The family and friends of a 7-year-old boy who was found dead the day after wandering from his home was remembered during a funeral Friday.
Michael Kingsbury, who had autism, disappeared from his family's home July 7.
Thirty-six hours after he disappeared, the boy's body was discovered on the rear seat floor of a car parked on a neighbor's property about 40 yards from the Kingsbury family's home on West Virginia Avenue.
Temperatures had been in the mid-80's for days. Experts say it likely exceeded 120 degrees inside the car.
The car, a Nissan Altima, was not being used, had no license plates, and a broken door lock.
Those who gathered for the funeral say the question still haunts them: How did Michael escape the notice of the many searchers who looked in that car?
By official accounts, at least six searchers -- both civilians and police officers -- had looked in, but not opened, that car, beginning shortly after Michael disappeared.
The medical examiner found no signs of trauma, and couldn't give an approximate time of death, police said, but there was obvious decomposition to the body. Authorities continue to investigate the cause and manner of Michael's death.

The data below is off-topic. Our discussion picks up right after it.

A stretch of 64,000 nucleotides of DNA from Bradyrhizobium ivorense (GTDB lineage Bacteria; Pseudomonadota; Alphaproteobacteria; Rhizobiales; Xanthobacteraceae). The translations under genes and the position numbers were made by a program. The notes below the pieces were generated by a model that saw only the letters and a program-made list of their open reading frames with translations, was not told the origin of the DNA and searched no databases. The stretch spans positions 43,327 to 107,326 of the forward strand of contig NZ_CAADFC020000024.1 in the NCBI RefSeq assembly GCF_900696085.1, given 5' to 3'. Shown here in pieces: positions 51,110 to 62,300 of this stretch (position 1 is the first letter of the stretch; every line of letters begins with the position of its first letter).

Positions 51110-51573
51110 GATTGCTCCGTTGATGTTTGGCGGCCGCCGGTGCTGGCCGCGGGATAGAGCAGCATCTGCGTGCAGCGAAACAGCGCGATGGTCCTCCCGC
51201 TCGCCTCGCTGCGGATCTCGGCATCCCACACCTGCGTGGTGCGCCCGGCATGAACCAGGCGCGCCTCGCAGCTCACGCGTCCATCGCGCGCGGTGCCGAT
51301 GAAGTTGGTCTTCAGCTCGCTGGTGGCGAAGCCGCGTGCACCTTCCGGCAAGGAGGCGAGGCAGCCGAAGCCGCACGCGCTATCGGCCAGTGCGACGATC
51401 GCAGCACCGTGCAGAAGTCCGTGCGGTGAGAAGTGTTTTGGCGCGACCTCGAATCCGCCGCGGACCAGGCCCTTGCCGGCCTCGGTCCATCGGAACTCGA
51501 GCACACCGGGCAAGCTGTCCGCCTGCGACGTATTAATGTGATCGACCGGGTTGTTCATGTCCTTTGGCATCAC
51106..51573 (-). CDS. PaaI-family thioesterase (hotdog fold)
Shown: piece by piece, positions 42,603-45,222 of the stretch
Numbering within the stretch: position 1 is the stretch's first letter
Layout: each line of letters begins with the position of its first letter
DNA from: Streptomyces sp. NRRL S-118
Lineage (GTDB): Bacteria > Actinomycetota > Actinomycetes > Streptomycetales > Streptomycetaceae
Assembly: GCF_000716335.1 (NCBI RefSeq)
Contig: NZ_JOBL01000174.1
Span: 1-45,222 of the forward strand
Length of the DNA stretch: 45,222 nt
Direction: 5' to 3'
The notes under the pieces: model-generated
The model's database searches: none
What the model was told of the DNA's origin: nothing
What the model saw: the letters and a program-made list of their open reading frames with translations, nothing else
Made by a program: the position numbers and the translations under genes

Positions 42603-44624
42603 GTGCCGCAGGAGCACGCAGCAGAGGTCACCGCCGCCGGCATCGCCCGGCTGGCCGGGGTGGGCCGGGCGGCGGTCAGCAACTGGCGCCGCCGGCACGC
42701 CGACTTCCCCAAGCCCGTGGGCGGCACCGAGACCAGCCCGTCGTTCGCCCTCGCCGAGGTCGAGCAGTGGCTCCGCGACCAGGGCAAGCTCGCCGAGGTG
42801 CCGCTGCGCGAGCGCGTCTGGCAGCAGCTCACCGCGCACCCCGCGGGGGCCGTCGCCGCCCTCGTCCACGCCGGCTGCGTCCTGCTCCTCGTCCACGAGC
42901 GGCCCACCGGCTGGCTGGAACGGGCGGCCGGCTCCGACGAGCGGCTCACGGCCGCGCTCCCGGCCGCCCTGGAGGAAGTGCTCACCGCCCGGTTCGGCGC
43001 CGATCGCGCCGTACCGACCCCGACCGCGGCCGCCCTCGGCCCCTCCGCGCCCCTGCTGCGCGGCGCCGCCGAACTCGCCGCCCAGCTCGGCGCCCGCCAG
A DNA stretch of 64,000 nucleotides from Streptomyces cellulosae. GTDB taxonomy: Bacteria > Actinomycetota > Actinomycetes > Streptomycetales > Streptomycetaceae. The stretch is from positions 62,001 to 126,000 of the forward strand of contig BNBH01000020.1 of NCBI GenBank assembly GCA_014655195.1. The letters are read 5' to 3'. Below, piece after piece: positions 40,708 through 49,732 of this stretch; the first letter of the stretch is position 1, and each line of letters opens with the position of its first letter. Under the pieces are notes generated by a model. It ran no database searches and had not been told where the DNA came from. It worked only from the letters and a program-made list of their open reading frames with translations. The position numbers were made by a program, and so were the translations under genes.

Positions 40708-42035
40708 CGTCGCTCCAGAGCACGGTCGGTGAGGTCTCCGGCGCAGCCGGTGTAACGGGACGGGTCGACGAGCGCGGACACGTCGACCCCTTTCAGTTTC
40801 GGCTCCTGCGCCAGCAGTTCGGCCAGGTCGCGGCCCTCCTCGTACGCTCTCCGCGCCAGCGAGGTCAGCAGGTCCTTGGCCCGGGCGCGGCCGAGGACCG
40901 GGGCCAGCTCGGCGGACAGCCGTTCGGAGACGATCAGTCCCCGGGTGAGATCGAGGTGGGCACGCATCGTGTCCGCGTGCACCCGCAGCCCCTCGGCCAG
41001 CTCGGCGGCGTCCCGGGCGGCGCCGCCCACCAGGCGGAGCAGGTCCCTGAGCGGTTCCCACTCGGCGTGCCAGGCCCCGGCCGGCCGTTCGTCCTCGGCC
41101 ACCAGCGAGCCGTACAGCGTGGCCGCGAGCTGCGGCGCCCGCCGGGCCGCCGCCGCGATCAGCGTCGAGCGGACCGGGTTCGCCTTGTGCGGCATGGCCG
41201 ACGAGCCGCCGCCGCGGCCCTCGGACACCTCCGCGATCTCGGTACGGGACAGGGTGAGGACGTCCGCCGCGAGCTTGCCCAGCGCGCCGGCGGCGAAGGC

On Friday, inside the Bethesda Baptist Church in Northeast D.C., Michael was remembered by those who knew him best, many of them donning ribbons with a puzzle-piece print for autism awareness.
His mother, Katrina, struggled through tears to read a poem. "Do not let your tears fall, because I cannot wipe them all," she read as she cried.
"The blessing for us is to have known Michael Kingsbury," said Michael's uncle, Paul L. Travers, Jr. "...Michael was in this world, but wasn't of this world. Michael didn't see the things we saw. He didn't react to things the way we reacted. He accepted them off of faith and love. He smiled."
A representative from the office of D.C. Councilmember David Grosso also spoke during the service.
"This is a very sad day for the District of Columbia and its citizens," said James Banks, director of special projects for Grosso. "We've lost a life, and not only have we lost a life, we lost a young life, a life that had potential, a life that showed the future, and a life that could have made our city better."
Grosso sent a letter with Banks to Michael's mother that read in part, "May we all cherish his memory and hold onto the wonderful times that you had with him: his smiles, his hugs, and the joy that he gave you."
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